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What is the appropriate use for the .replace method within this context/ within a .map method?

I’m trying to loop through an array of strings and for each element(string) in that array, change the character after the “_” underscore character to a “*” character. Strings are immutable so, pushing this all to a new array.

The chain performs as expected when directly targeting the underscore for replacement:

const t1 = ['underscore_case', 'first_name', 'some_variable', 'calculate_age', 'delayed_departure']
const t2 = => e.replace(e[e.indexOf('_')], '*'))
// Output: ['underscore*case', 'first*name', 'some*variable', 'calculate*age', 'delayed*departure']

But the moment the actual intended function is pursued, that of modifying the character following the underscore- the output becomes almost frenzied, with “*” appearing at random intervals throughout each string. In both the following attempt:

const t1 = ['underscore_case', 'first_name', 'some_variable', 'calculate_age', 'delayed_departure']
const t2 = => e.replace(e[e.indexOf('_')+1], '*'))
// Output: ['unders*ore_case', 'first_*ame', 'some_*ariable', 'c*lculate_age', '*elayed_departure']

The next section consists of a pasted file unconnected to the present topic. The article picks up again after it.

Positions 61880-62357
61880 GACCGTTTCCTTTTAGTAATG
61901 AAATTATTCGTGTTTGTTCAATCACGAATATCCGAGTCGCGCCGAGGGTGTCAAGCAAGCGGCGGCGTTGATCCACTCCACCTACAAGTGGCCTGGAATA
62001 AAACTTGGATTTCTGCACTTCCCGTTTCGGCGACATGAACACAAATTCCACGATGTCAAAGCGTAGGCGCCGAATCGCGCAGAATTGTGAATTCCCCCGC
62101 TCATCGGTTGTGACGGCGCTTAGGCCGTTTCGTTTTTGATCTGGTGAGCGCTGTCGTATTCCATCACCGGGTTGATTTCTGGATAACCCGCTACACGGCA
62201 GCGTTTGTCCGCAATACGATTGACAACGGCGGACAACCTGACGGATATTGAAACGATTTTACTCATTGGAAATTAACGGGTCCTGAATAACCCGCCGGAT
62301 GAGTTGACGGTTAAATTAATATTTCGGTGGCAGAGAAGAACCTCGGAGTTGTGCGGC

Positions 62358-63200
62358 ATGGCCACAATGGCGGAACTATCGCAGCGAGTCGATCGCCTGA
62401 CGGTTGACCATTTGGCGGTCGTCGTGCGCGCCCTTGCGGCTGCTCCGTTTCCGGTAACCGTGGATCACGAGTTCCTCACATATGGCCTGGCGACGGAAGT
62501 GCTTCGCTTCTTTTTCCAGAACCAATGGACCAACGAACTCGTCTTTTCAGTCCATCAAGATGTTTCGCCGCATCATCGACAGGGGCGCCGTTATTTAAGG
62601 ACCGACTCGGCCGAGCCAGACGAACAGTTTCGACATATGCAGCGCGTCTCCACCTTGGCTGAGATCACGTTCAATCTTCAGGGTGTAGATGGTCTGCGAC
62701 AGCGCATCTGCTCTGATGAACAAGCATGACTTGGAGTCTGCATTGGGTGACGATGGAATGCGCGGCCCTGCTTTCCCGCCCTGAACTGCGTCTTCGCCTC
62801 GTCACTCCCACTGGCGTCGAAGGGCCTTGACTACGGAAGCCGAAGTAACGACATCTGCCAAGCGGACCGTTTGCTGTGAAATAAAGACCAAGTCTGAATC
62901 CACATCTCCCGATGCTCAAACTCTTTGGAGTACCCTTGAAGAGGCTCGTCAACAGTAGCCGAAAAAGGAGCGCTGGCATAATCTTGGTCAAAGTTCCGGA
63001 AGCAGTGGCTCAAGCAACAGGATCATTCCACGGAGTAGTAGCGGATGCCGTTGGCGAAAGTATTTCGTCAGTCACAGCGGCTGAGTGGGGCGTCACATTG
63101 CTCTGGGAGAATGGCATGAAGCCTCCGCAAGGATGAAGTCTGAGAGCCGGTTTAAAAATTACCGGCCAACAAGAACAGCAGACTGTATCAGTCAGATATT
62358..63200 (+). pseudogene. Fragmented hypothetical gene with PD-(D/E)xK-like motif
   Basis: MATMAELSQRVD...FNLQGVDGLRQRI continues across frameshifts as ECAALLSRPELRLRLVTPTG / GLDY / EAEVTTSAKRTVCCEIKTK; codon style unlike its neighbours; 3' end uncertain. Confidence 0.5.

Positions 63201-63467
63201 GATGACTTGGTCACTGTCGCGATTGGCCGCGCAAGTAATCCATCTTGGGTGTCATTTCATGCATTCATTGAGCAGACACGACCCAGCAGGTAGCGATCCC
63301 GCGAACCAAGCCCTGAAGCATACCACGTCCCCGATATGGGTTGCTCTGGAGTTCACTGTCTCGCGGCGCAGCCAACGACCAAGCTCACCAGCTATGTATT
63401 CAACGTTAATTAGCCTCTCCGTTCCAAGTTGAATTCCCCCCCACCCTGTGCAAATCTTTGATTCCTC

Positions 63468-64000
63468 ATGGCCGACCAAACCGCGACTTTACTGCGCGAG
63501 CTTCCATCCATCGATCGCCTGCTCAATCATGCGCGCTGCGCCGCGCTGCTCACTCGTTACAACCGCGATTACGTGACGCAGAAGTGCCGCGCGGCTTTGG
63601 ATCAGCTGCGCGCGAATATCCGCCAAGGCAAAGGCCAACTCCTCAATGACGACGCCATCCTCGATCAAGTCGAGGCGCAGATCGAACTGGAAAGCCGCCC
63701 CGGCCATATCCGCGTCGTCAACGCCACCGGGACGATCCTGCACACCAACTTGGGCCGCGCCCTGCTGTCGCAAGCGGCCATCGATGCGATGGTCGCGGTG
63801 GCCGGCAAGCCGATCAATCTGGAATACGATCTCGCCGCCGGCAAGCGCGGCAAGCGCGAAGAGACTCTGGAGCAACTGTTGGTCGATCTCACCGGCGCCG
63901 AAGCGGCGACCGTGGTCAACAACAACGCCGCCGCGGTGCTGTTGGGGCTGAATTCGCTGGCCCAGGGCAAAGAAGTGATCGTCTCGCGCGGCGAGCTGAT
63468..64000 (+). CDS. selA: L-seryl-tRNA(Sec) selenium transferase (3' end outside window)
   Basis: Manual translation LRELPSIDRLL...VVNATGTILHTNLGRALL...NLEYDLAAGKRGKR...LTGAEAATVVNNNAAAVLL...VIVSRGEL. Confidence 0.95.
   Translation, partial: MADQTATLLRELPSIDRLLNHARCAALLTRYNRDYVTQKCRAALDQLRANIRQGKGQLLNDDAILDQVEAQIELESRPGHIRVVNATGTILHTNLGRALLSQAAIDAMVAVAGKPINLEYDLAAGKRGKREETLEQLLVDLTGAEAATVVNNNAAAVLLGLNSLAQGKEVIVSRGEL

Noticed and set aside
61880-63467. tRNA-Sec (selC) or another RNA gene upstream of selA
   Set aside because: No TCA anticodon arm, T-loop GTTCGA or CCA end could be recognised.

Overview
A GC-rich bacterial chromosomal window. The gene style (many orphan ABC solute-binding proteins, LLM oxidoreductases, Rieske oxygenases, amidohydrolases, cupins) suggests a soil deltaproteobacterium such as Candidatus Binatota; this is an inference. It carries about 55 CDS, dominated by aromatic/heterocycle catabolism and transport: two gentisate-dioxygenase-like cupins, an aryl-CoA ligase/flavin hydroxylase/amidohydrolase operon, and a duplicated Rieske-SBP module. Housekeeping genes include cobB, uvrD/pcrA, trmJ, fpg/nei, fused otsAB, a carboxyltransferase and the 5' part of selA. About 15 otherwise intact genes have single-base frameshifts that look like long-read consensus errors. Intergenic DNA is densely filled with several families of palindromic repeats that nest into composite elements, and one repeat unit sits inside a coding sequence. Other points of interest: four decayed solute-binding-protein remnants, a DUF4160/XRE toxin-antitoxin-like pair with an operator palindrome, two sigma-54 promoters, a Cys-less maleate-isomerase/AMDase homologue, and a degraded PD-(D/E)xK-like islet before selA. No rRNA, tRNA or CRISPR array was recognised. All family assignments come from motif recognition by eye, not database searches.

As well as, after some desperation, manually entering in an index like so:

const t1 = ['underscore_case', 'first_name', 'some_variable', 'calculate_age', 'delayed_departure']
const t2 = => e.replace(e[5], '*'))
// Output: ['under*core_case', 'first*name', 'some_*ariable', 'ca*culate_age', 'd*layed_departure']

Experimentation has shown that for some reason the unexpected behavior, notably in the last two elements- only tends to arise when the manually specified index value exceeds or is equal to 5 for some reason?

Why is this happening?

After a few hours of trying various loop approaches and breaking each operation down outside of chaining, I keep returning to the same result when using the replace method, wherever that occurs- and have had to use a workaround involving the slice method and template literals.



The character that follows the underscore may occur earlier in the string as well, and when that is the case the replace call will find that occurrence and replace it.

So for instance, with “calculate_age”, e[indexOf("_")+1] will evaluate to “a” (of “age”), but replace will find an “a” in the beginning of the string, and replace that one with an asterisk.

Instead, use a regular expression for this:

const t1 = ['underscore_case', 'first_name', 'some_variable', 'calculate_age', 'delayed_departure'];
const t2 = => e.replace(/_./g, '_*'));


The dot in the regular expression is a wildcard. So whatever it is (except newline), it will get replaced (together with the underscore) with “_*”.

As to what you wrote:

Strings are immutable so, pushing this all to a new array.

Yes strings are immutable, but arrays are mutable, so you could have decided to replace all strings in that array with the replacements. Then you mutate the array, not the strings.

Having said that, it is fine (and good functional programming) to create a new array.